What Is a Primo Slide?

Tricks Primo 250
Skater: John Fowler. Photo: Michael Andrus

To skateboarders, primo means a few different things, but the most commonly accepted definition of a true primo move is anything wherein the skater lands a move by standing on the edge of the board.

Sometimes this can mean an instant failure like landing a jump on the board's side or a really cool move like in the Primo slide, wherein the skater pops into a railstand (standing on the side of the board) and slides along the ground on the edge of the skateboard.

A lot of skaters also call simply popping up and standing on the skateboard's edge "primo," but this is technically called a railstand, wherein a truly primo move would have to also include movement, as in the primo slide.

Variations and Origins

In theory, primo could be added to the beginning of any skateboarding trick to denote that it is done while also standing on the edge of the board instead of its flat surface. Some tricks that have been combined with the primo method include railstands, flips and ollies.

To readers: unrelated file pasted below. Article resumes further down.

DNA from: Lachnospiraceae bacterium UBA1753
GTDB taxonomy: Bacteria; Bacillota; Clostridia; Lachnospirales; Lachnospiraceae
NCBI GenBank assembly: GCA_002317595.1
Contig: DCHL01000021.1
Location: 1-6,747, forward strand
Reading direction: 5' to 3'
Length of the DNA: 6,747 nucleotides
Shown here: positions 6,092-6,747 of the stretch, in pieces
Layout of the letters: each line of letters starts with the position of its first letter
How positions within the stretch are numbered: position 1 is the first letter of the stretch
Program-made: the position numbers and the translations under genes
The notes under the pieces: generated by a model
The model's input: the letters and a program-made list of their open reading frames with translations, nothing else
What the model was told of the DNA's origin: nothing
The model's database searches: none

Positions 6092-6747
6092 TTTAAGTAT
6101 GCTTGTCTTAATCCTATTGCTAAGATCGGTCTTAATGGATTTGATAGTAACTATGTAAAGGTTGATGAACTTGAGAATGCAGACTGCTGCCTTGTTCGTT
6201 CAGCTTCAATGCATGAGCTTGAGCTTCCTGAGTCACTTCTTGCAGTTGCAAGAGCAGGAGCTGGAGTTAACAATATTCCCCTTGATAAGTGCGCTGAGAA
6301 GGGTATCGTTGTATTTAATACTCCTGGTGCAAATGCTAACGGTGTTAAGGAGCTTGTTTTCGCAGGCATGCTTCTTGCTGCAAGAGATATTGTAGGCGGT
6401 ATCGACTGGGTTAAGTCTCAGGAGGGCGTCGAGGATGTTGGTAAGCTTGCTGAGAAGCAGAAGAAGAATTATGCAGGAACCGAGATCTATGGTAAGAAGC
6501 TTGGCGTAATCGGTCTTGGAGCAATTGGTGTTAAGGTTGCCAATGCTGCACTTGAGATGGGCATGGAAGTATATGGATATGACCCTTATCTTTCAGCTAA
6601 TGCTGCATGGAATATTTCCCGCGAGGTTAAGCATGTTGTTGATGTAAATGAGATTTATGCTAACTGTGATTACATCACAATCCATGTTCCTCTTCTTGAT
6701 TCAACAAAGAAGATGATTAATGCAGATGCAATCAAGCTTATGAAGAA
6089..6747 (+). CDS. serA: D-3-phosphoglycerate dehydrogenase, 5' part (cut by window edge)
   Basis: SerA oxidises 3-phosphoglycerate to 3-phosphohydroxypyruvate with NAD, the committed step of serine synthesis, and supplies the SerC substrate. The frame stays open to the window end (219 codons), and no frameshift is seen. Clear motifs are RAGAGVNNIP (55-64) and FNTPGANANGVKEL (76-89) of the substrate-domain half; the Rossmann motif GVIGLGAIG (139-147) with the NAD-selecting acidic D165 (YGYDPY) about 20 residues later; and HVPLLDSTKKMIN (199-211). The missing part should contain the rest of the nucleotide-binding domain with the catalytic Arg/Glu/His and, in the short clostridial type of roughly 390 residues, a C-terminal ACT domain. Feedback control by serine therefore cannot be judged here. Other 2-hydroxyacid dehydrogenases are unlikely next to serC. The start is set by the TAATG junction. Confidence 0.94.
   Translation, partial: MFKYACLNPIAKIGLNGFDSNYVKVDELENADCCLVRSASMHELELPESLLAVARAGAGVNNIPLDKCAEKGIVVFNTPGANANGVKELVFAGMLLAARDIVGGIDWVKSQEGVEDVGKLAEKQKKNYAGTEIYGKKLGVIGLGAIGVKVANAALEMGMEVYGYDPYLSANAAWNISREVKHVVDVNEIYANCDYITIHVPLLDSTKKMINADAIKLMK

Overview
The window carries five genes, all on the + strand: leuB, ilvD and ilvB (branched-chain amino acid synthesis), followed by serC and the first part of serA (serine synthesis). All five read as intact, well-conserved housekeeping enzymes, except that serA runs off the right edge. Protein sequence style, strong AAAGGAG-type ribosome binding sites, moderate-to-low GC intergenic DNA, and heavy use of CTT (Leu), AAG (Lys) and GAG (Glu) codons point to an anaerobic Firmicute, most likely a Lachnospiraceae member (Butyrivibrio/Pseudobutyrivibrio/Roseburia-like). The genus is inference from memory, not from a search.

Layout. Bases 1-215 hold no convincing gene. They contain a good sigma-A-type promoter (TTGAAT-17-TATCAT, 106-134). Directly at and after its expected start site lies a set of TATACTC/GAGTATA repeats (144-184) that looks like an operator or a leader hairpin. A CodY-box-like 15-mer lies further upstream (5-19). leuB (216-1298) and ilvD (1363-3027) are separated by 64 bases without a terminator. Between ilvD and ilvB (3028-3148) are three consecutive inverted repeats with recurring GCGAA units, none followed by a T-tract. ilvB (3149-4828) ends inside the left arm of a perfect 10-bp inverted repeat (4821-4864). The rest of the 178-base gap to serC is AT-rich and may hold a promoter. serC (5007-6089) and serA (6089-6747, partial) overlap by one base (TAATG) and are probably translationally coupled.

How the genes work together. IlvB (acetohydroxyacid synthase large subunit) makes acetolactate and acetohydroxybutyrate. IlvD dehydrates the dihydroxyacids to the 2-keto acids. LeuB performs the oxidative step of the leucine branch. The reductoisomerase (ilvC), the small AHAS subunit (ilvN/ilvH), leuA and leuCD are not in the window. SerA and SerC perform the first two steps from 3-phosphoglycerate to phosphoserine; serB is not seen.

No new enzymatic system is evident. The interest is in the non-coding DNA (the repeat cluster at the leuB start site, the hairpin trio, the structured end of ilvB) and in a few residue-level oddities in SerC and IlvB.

Still, the true origin of the term primo is thought to have come from pro skateboarder Primo Desiderio, who discovered the trick. His version, however, was even tougher. In Desiderio's original primo slide, the skateboarder would have to slide backside 180 degrees while moving along the ground.

Now, skateboarders often keep their boards straight while performing the primo slide, which is probably for the best as landing from a forward motion onto a skateboard facing sideways isn't the easiest way to stick a landing — and it's pretty hard to correct from 180 degrees to forward during the dismount.

Learning How to Primo

Thanks to the advent of Youtube and similar video sharing websites for user-generated content, learning how to primo has never been more readily accessible. However, I would advise not immediately trying to perform a primo slide as a beginner, it's more of an intermediate to expert-level move.

The first thing a hopeful primo skateboarder should do is master the railstand, which is essentially the same thing but standing in one place. Then, once that's mastered, the skateboarder can move on to walking the railstand, then learning to do a slide, then learning to combine the two. 

As always, it's important when learning to perform skateboarding tricks that you wear protective gear. It may seem cooler to wipe out with just your bare skin versus the pavement, but your bones and joints will thank you later for protecting yourself. If you truly feel confident later, maybe you can ditch the kneepads. Maybe.